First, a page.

This article is written by Janette Rutterford, Emeritus Professor of Finance and Financial History at The Open University. It has been republished from The Conversation under a Creative Commons license. Read the original article,
The enormous impact of COVID-19 on the world has drawn comparisons with the first world war. Historian Niall Ferguson, for example, points to the financial panic, global reach, economic dislocation and popular alarm of both crises. Both events have cost the UK enormous sums, driving government debt today to over £2 trillion, equivalent to over 100% of GDP. In 1919, it was even higher at 135% of GDP. Both crises, though, have also generated winners as well as losers with respect to finance, as well as health.
We are now in the second wave of the COVID-19 virus and have no idea how much this pandemic will eventually cost. But we can learn lessons from the first world war and subsequent crises on how to reduce the final bill. Faced with a similar dilemma in 1915, the war cabinet’s solution was to target the financial winners from the war with a special tax. More recently, Margaret Thatcher and Gordon Brown adopted a similar strategy during hard economic times. Today’s government can learn from this approach by targeting those organisations that have profited from the pandemic to help those that are struggling.
During the first world war, despite the suffering, there were some financial winners, even among working-class families. Labour shortages caused wages to rise and women took the absent men’s jobs or worked in the newly established munitions factories. This all added to the household budget. A cartoon in satirical magazine, Punch in 1917 shows a munitions worker at the factory gates wearing a smart overcoat and smoking a cigar, telling his friend he has just bought a piano.
Some companies also profited from the war. In 1915, Spillers and Bakers, a flour-milling company, felt obliged to apologise to the nation for having made profits of £300,000 compared with £50,000 before the war. Sectors such as shipping, or that supplied the army with weapons, uniforms and food supplies, did well too.
These gains were seen by the British public as profiteering. In response, the government imposed a tax called Excess Profits Duty on companies that were profiting from the war. Initially, this was a 50% tax on any war-time profits in excess of average profits before the war, after allowing for a 6% return on capital. It was such a successful tax that it remained in place until 1921 at various rates of between 40% and, at its peak, 80%.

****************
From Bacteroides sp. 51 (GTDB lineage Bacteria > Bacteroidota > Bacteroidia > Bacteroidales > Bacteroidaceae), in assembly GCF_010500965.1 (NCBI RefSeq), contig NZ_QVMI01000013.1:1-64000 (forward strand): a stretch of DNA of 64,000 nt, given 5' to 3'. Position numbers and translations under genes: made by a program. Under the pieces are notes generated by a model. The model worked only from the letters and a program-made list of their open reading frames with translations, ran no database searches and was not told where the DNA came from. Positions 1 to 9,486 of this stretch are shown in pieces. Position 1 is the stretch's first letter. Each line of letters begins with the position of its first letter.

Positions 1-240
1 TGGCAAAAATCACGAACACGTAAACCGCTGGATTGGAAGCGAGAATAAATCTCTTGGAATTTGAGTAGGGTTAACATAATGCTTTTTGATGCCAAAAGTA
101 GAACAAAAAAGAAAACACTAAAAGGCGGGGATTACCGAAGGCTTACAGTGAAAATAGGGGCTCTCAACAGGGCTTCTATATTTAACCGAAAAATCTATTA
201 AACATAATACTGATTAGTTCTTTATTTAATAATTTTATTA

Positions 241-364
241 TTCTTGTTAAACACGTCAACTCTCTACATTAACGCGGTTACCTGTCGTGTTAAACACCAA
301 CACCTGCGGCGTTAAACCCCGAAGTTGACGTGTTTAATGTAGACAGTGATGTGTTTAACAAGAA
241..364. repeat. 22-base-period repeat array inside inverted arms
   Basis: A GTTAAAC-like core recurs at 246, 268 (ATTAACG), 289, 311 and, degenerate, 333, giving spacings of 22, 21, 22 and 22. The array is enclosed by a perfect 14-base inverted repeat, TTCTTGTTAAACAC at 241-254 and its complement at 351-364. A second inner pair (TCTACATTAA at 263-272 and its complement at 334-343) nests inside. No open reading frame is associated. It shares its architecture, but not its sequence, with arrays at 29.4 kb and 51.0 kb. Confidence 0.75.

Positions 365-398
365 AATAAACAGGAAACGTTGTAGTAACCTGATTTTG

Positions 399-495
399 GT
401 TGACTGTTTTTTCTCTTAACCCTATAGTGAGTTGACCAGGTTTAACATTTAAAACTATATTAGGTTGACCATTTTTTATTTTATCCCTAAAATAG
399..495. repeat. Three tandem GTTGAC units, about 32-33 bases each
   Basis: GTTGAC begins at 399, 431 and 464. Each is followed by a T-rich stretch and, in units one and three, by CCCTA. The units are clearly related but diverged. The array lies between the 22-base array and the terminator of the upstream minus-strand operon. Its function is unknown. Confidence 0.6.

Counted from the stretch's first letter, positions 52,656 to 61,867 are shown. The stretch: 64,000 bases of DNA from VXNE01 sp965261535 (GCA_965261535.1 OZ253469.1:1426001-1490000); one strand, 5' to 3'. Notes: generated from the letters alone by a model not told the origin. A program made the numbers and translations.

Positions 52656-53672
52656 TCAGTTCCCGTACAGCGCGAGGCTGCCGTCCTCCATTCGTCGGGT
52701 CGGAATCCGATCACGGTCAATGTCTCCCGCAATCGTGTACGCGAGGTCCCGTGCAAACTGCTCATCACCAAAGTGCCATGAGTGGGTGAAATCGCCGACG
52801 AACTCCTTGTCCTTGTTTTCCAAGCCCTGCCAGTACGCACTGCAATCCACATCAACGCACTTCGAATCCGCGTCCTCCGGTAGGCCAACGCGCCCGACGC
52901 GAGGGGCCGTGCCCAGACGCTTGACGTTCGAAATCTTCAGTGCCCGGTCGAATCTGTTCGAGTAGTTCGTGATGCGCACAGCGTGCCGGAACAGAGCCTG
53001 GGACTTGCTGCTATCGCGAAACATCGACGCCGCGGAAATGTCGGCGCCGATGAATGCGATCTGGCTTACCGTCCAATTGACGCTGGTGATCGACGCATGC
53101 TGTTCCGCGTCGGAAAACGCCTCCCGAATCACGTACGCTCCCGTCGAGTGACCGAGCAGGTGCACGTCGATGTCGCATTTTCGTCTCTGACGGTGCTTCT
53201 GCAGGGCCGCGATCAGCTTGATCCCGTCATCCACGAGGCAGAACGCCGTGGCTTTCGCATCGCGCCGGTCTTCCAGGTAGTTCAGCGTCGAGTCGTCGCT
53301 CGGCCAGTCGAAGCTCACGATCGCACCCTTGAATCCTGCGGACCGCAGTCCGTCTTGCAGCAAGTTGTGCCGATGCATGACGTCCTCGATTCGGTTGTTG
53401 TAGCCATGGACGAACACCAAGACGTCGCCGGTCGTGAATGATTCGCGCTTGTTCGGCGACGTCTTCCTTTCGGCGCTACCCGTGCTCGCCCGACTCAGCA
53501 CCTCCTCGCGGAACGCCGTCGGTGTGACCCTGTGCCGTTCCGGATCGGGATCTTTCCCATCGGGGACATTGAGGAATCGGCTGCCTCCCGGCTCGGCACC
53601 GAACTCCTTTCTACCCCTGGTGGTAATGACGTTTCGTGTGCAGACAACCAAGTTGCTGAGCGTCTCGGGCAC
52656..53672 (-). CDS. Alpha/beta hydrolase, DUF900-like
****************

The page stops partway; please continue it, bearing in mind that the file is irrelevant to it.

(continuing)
Today, there are also individual and corporate financial winners, this time from the COVID-19 pandemic. Those families who have been able to live through lockdown by working from home in large houses with gardens are some of the winners.
Companies in sectors such as personal protective equipment manufacturing, home delivery, online entertainment, IT, consultancy services, banks and social media have certainly made excess profits compared to the world prior to COVID-19. Some of these profits could easily be used to fund wages for employees of businesses closed during lockdowns.
There is no shortage of COVID-19-related costs to cover. Excess profits from the crisis should be taxed, as during WWI, for as long as the crisis lasts. Some more recent examples show how this might be possible.
Governments on both sides of the political divide have used these kinds of taxes to plug holes in public spending at times of need in the past. Or simply when profits were deemed too high. Margaret Thatcher, for example, levied a one-off tax on the banks in 1981, netting £400m. The government needed the money; it was having difficulty issuing government bonds to fund the holes in the country’s finances.
At a time of high unemployment and inflation, the banks were making substantial profits from high interest rates and were seen as fair game. In the same year, with a booming oil price, Thatcher also squeezed North Sea oil and gas companies for cash by imposing a supplementary petroleum duty of 20% of gross revenue on each oil field with the first 20,000 barrels duty free, on top of already heavy taxation.
Then, in 1997, as chancellor of the exchequer in the new Labour government, Gordon Brown raised £5.2 billion by imposing a windfall tax on privatised utility companies which, he argued, had been sold off much too cheaply. The tax imposed was based on the difference between the (lower) amount received by the government on privatisation and the (higher) amount the government would have received if the substantial profits the privatised utilities actually did make after privatisation had been taken into account.
The most recent windfall tax was imposed in 2010 by Alastair Darling, the then chancellor. It was a tax of 50% on bankers’ bonuses of more than £25,000 – payable by the banks and not the individual bankers. Expected to raise £550 million, it raised £3.4 billion as investment banks failed to reduce bonuses by as much as the government had expected. Bankers were under the spotlight at the time, accused of being responsible for the global financial crisis of 2008.
These examples show creativity, flexibility and opportunism by successive governments in designing taxes to soak up excess profits. Until now, under substantial pressure, the current government has had little time to ponder how to claw back the equivalent high profits from the pandemic. But as unemployment rises and the number of financial losers increase, now is the time to restore the playing field by taxing the financial winners. There are plenty of examples to draw on.